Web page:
Saturday, July 7, 2012

How do I remember thee? Let me count the ways...

With apologies to poetess, Elizabeth Barrett Browning, this post is about all ways a Java process can hold on to memory.

When people talk about how much memory a Java process has, most people only think of heap size. But there's more.

Firstly, there's obviously the stack. When we create a new thread and then start it, memory usage increases. Instantiating a thread - or indeed any object - in Java does not in itself use any additional system memory.

Secondly, there are direct byte buffers.

Thirdly, there are memory mapped files and there also may be OS specific means of sharing data between processes.

1. The Heap

Memory usage of processes share similar characteristics and the concept of heap space is not unique to the JVM.

In C, allocating memory is usually done with the malloc call. Note that in Linux, this is not a kernel call but a library call. It can be found in the glibc library. If you're using the GNU C compiler, this is the code that will be executed. But you can use any memory manager you like. You can even write your own.

"A memory manager is a set of routines that takes care of the dirty work of getting your program memory for you. Most memory managers have two basic functions - allocate and deallocate. Whenever you need a certain amount of memory, you can simply tell allocate how much you need, and it will give you back an address to the memory. When you’re done with it, you tell deallocate that you are through with it. allocate will then be able to reuse the memory. This pattern of memory management is called dynamic memory allocation. This minimizes the number of "holes" in your memory, making sure that you are making the best use of it you can. The pool of memory used by memory managers is commonly referred to as the heap.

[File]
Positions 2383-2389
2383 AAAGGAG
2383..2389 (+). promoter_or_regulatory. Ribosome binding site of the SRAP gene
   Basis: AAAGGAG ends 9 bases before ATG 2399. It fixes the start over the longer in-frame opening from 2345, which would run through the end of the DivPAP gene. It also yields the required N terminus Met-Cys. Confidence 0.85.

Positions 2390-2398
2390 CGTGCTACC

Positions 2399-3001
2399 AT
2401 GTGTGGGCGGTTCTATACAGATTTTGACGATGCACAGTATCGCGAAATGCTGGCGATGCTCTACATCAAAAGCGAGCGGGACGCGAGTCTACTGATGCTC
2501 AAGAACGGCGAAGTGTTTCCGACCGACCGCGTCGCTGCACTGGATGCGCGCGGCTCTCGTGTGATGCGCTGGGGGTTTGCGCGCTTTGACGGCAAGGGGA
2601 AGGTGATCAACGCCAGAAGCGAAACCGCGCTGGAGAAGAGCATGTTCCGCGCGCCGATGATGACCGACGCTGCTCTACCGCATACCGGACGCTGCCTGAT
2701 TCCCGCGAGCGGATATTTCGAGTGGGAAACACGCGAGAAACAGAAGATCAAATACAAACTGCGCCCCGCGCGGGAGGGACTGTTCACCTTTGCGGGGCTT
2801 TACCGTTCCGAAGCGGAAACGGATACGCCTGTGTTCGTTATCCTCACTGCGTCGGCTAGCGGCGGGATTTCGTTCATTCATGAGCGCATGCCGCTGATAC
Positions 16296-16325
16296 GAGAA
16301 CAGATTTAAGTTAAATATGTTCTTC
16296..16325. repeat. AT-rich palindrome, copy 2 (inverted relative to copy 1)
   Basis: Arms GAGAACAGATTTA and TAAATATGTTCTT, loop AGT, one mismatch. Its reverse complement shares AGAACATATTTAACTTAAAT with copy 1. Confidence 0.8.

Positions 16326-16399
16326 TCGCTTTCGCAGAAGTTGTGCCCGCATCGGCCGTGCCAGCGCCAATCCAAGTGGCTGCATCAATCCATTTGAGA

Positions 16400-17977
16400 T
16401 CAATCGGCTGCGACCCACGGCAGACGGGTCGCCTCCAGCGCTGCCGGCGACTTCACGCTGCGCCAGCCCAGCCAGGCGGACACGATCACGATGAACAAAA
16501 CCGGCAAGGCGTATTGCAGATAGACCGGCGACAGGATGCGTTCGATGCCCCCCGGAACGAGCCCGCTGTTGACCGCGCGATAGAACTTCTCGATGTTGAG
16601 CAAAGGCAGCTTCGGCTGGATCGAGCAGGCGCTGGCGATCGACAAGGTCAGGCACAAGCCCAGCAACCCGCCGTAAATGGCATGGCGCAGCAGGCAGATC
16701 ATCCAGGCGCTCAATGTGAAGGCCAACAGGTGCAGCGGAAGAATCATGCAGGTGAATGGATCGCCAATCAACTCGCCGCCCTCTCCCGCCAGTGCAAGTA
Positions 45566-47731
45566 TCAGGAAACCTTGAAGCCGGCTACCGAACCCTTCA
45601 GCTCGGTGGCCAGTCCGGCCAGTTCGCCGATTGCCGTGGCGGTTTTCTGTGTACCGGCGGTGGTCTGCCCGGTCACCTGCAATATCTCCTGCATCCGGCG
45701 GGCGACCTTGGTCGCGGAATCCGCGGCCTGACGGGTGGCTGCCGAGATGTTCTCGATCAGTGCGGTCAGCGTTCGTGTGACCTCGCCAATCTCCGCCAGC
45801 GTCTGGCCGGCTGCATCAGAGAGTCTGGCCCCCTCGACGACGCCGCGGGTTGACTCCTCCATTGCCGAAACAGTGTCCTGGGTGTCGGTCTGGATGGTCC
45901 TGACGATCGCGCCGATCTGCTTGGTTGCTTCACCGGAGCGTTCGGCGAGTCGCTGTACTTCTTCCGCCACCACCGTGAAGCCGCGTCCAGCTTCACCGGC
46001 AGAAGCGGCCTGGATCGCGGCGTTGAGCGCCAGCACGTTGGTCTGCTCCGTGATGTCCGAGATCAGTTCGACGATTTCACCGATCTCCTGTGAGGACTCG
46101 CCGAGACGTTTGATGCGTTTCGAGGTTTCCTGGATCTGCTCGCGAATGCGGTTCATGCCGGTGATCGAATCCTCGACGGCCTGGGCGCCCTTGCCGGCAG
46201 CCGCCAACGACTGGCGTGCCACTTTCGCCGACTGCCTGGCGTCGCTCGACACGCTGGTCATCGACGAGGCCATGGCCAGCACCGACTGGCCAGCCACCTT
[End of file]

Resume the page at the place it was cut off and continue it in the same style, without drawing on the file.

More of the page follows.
"The way memory managers work is that they keep track of where the system break is, and where the memory that you have allocated is. They mark each block of memory in the heap as being used or unused. When you request memory, the memory manager checks to see if there are any unused blocks of the appropriate size. If not, it calls the brk system call to request more memory. When you free memory it marks the block as unused so that future requests can retrieve it." - Programming from the Ground Up.

This is what malloc does.

"When a process needs memory, some room is created by moving the upper bound of the heap forward, using the brk() or sbrk() system calls. Because a system call is expensive in terms of CPU usage, a better strategy is to call brk() to grab a large chunk of memory and then split it as needed to get smaller chunks. This is exactly what malloc() does. It aggregates a lot of smaller malloc() requests into fewer large brk() calls. Doing so yields a significant performance improvement. " - Linux Journal.

So, creating an object in Java does not appear to in itself appear to demand any memory from the OS. That is, using Linux's strace on the process doesn't show any system calls to brk or mmap. Nor does the pmap command indicate that any more memory is being used (from the point of view of the OS).

2. The Stack

However, upon starting a Java Threadthe pmap command shows increased memory usage - about 312k on my system. Repeatedly running pmap and diffing the results between the JVM calling Thread.start() shows this:

00eb8000    312K rwx--    [ stack ]

3. Direct Byte Buffers